9 Essential Health Checks Every Guy Over 40 Should Get Done

It’s no secret that most men avoid going to the doctor unless absolutely necessary. However, as men age, getting tested on a regular basis becomes essential. The following tests are crucial for men over forty to detect silent killers such as high blood pressure, or catch and even reverse other diseases while they are still in their early, treatable stages. Don’t put off these tests – they could ultimately save your life.

PSA Test

The PSA test measures the level of prostate-specific antigen, an indicator of prostate health, in your blood. A rising or high PSA may indicate prostate cancer, or it could point to another prostate condition that may need medical attention, or it may itself lead to cancer. Despite some controversy surrounding this test, it is still an important test for all men to consider as an early warning of reduced prostate health.

Digital Rectal Exam (DRE)

The digital rectal exam (DRE) is a simple procedure for the early detection and diagnosis of prostate cancer and other abnormalities of the prostate gland. The doctor inserts a lubricated gloved finger in the rectum to feel the prostate gland for lumps or enlargement. While this test is understandably daunting for many men, it’s crucial to prioritize your health and have it done.

Testosterone Test

Low testosterone levels can cause several changes such as erectile dysfunction, fatigue, weight gain, loss of muscle, loss of body hair, sleep problems, trouble concentrating, bone loss, and personality changes. Your doctor can check your testosterone through a blood or saliva test. You might also want to try natural testosterone boosters to help with your energy and libido.

Bone Density Test

Osteoporosis may be more common in women, but men get it too. Experts recommend that men over fifty who are in high-risk groups (low testosterone, family history, sedentary lifestyle, smokers, etc.) get tested, and men of normal risk get tested at sixty. A bone density scan (DEXA) can measure how strong your bones are and help you determine the risk of a fracture.

Cholesterol Test

There are different kinds of cholesterol circulating in your blood, and it’s important to get all of these measures tested:

  • Total cholesterol;
  • Low-density lipoprotein (LDL) or your “bad” cholesterol;
  • High-density lipoprotein (HDL) or your “good” cholesterol; and
  • Triglycerides, which are another form of fat in the blood.

High cholesterol is one of the risk factors for heart disease. Most men can have their cholesterol tested as part of a routine blood test.

Blood Pressure Test

Blood pressure is a silent killer. You should have it checked every two years unless your doctor recommends that you get it checked more regularly. There are no symptoms of high blood pressure, but it can harm your heart, lungs, brain, kidneys, and blood vessels.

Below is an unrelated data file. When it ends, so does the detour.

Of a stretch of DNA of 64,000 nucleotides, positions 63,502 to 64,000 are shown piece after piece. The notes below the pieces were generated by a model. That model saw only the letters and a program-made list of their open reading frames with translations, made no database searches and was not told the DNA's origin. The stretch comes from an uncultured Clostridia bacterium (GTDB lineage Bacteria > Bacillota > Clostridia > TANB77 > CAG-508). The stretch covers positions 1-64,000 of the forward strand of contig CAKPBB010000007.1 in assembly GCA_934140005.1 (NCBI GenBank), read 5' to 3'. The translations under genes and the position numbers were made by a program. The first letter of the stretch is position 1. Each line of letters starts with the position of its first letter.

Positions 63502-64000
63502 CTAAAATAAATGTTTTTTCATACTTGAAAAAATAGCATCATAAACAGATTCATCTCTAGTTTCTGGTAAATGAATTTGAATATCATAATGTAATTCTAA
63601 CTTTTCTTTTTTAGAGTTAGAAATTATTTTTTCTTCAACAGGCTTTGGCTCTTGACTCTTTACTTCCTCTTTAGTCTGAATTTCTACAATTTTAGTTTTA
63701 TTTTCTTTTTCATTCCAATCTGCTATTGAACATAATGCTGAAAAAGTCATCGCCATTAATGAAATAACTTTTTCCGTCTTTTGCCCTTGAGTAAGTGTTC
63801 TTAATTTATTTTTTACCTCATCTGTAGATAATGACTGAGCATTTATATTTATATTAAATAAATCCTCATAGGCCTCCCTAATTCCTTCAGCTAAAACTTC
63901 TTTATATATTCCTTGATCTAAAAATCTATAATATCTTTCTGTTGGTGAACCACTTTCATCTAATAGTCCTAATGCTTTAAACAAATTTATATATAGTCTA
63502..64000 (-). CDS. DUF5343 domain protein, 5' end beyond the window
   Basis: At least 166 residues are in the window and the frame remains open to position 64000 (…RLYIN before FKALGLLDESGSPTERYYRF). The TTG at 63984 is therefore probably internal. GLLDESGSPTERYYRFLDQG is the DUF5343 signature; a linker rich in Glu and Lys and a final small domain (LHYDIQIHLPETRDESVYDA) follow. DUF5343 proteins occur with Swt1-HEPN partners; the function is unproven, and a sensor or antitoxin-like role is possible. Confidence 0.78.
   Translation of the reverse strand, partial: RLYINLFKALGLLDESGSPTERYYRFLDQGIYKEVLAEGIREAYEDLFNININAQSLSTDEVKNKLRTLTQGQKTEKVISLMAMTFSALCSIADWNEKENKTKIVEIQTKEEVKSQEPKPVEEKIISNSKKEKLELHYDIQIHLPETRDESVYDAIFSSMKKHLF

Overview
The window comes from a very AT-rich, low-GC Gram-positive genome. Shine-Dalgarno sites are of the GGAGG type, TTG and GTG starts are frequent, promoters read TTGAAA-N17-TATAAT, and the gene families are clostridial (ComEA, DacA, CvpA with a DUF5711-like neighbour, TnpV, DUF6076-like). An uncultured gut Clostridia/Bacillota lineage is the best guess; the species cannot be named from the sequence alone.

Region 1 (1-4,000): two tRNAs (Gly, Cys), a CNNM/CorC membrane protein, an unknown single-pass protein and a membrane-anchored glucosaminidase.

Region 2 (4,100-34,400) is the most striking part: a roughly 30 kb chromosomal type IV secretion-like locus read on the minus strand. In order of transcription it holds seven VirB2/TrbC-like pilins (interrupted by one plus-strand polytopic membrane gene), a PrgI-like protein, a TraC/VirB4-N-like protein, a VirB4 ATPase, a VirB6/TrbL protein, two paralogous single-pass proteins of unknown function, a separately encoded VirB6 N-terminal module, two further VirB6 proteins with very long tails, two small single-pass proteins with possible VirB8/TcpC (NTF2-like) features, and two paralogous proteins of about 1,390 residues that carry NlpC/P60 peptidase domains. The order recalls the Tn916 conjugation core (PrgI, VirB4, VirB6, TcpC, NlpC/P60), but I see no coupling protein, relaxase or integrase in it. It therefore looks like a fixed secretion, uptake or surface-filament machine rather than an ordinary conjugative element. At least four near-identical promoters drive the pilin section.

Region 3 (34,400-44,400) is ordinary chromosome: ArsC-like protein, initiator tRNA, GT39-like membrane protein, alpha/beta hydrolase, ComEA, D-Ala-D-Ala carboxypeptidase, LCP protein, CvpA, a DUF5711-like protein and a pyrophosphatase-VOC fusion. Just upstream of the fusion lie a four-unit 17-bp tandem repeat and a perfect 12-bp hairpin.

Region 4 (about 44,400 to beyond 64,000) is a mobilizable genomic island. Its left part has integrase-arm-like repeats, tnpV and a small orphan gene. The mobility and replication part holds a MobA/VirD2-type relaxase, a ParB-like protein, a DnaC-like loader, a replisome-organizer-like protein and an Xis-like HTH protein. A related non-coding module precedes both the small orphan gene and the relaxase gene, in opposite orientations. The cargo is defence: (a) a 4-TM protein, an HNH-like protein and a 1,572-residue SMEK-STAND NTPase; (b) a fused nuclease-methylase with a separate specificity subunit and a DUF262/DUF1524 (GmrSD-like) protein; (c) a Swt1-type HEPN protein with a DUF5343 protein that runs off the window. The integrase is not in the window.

Blood Sugar Test

A blood sugar test measures the amount of glucose in your blood and is an important screening for diabetes or prediabetes and insulin resistance. Untreated diabetes will continue to get worse and cause problems with eyes, feet, heart, skin, mental health, nerves, kidneys, and more. Insulin resistance causes weight gain, high blood pressure, high cholesterol, bloating, and high blood sugar. When untreated, it can lead to diabetes. Monitoring your blood sugar regularly with a home blood sugar monitor is a great way to keep an eye on your glucose levels.

Colorectal Cancer Screening

Doctors recommend that people ages fifty to seventy-five get screened for colon cancer with any of three following tests: the sigmoidoscopy, colonoscopy, and the fecal occult blood test. The US Multi-Society Task Force on Colorectal Cancer has ranked the screening methods, suggesting that tests like fecal occult blood screens can detect early stage cancers, but the colonoscopy is considered the best test for prevention. Regular screening is crucial in catching any potential issues early on.

HIV Test

You may be surprised to see HIV on the list, but about 15 percent of new infections each year are among people over age fifty, and people over fifty represent almost one-fourth of the HIV/AIDS cases in the United States. With birth control no longer a concern, many people over age fifty are having unprotected sex. Doctors don’t usually ask their older patients about sex, and educational programs that teach prevention neglect the patients in this age group — but HIV is certainly still a concern no matter how old you are.

Having these nine tests regularly can help you stay healthy and improve your longevity. By giving you a warning that you have a condition that puts you at risk of a more serious disease, they can allow you to make changes in your diet, exercise, and other habits to reduce your risks. Since some of these conditions have no symptoms, you may have no idea that you have a problem if you do not get tested. It is easier and less expensive to prevent disease than it is to try to treat it after years of damage have set in. Prioritize your health and don’t put off these tests – your body will thank you for it.